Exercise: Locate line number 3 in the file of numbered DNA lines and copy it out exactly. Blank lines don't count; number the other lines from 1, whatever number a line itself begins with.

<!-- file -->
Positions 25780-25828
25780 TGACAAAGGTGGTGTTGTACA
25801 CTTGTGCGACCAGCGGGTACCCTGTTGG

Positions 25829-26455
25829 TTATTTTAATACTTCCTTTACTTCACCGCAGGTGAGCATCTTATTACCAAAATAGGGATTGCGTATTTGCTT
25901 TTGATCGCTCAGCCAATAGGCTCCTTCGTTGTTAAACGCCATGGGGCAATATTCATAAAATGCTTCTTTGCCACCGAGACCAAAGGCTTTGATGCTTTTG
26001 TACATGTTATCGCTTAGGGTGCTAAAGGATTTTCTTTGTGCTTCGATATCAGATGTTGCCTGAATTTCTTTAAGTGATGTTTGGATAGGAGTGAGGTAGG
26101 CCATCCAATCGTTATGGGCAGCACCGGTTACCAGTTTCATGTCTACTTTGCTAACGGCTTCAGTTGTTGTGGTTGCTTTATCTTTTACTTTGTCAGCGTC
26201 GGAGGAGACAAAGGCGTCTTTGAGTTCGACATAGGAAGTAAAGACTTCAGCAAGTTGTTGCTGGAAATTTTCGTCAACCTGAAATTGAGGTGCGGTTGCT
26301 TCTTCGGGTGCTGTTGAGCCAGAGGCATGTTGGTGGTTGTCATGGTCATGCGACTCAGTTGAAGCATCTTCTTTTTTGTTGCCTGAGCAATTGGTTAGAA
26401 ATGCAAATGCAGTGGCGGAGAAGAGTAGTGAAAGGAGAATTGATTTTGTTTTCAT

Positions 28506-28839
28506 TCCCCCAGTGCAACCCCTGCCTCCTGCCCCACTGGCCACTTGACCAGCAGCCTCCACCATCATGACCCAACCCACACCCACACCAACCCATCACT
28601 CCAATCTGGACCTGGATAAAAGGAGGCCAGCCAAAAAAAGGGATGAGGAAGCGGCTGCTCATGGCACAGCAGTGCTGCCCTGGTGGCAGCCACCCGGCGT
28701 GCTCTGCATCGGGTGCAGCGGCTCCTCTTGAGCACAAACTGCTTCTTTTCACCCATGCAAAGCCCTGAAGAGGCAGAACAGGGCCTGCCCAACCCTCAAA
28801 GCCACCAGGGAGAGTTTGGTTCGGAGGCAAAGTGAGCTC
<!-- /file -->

25801 CTTGTGCGACCAGCGGGTACCCTGTTGG